Drone Laws

Can I Fly Drones in National Parks?

Can I Fly Drones in National Parks?

Quick Answer: Nope  Did you know that it is illegal to fly a drone in some of our nation’s most beautiful landscapes? Flying drones in National Parks have been banned since 2014. Yes, you may be shocked to learn that even though most national parks aren’t located near airports, there are still strict restrictions on flying drones in national parks.

Many of you may dream of flying over Angel’s Landing in Zion National Park or getting a jaw dropping view of the sunset over the Grand Canyon. You could be tempted to break the rules, but you are at risk for large fines and could even be arrested. In Hawaii, a drone operator was chased down and tased for flying his drone over Hawai’i Volcanoes National Park in front of his wife and kids. The drone pilot claims that he was not aware of the rules that he wasn’t allowed to fly drones in a national park.

Also, check out this video of a drone pilot getting in trouble with his Phantom 4 in Yellowstone.

Why Has the National Park Service Banned Drones?

The National Park Service banned the use of drones in national parks in 2014. At the time, then National Parks Service Director Jonathan B. Jarvis stated, “We embrace many activities in National Parks because they enhance visitor experiences with the iconic, natural, historic and cultural landscapes in our care. However, we have serious concerns about the negative impact that flying unmanned aircraft is having in parks, so we are prohibiting their use until we can determine the most appropriate policy that will protect park resources and provide all visitors a rich experience.”

We contacted the National Park Service to learn if the agency plans to make updates to their drone policy any time soon. “We never say never,” spokesman Jeffrey Olson said, “but the present policy is in place for the foreseeable future.” The National Park Service operates 87 National Monuments, 59 National Parks, 51 National Historic Sites, and more than 200 other locations.

Despite the ban, Olson said it isn’t rare for someone to bring a drone to one of the service’s sites. “Many cases are little more than educational moments,” he said, “when a park ranger can remind the operator of the prohibition and ask them to put the UAV away and enjoy the day.” Park rangers are advised to use their discretion as to whether or not to issue citations.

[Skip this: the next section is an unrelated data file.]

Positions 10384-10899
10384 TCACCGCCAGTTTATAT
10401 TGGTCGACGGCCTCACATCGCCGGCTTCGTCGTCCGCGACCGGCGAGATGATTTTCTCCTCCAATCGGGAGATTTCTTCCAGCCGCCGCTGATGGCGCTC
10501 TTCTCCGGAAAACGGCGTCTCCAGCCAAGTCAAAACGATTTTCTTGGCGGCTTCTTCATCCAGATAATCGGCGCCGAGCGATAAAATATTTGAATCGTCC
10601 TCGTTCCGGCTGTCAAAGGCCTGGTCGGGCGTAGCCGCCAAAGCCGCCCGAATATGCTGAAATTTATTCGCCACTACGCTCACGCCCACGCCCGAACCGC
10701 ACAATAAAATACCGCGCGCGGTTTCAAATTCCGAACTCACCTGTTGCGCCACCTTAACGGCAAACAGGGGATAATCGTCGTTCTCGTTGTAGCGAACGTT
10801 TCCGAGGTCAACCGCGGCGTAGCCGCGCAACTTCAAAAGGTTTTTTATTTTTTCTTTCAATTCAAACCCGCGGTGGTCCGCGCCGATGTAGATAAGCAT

Exceptions for Drones in National Parks

The National Park Service will allow drones in rare instances. The park service itself will use drones for fire fighting, search and rescue and similar issues. Drone pilots can request a special use permit. Though rare, the permits have been granted in certain situations. Applications should be sent to a park superintendent. The superintendent then forwards the request to the associate director for visitor resource and protection in Washington D.C.

Other Drone Regulations

The drone regulation about flying in national parks is just one of dozens of rules that drone pilots must follow. Make sure that you don’t get fined (or tased) while trying to enjoy your drone. Make sure that you understand the rules and regulations for drone pilots. For commercial drone pilots (someone flying for a profit or business use), the Federal Aviation Administration requires drone pilots to pass the Part 107 Airman Knowledge Exam. DARTdrones offers courses on passing this complex exam both with an online Part 107 Test Prep Course and a in-person Part 107 Test Prep course.

Now that you have read this article, we bet you will start to notice the “No Drone Zone” signs at most of our country’s national parks. We hope after you have a read this article, we won’t see you out there flying drones in national parks. Happy (and fine-free) flying!

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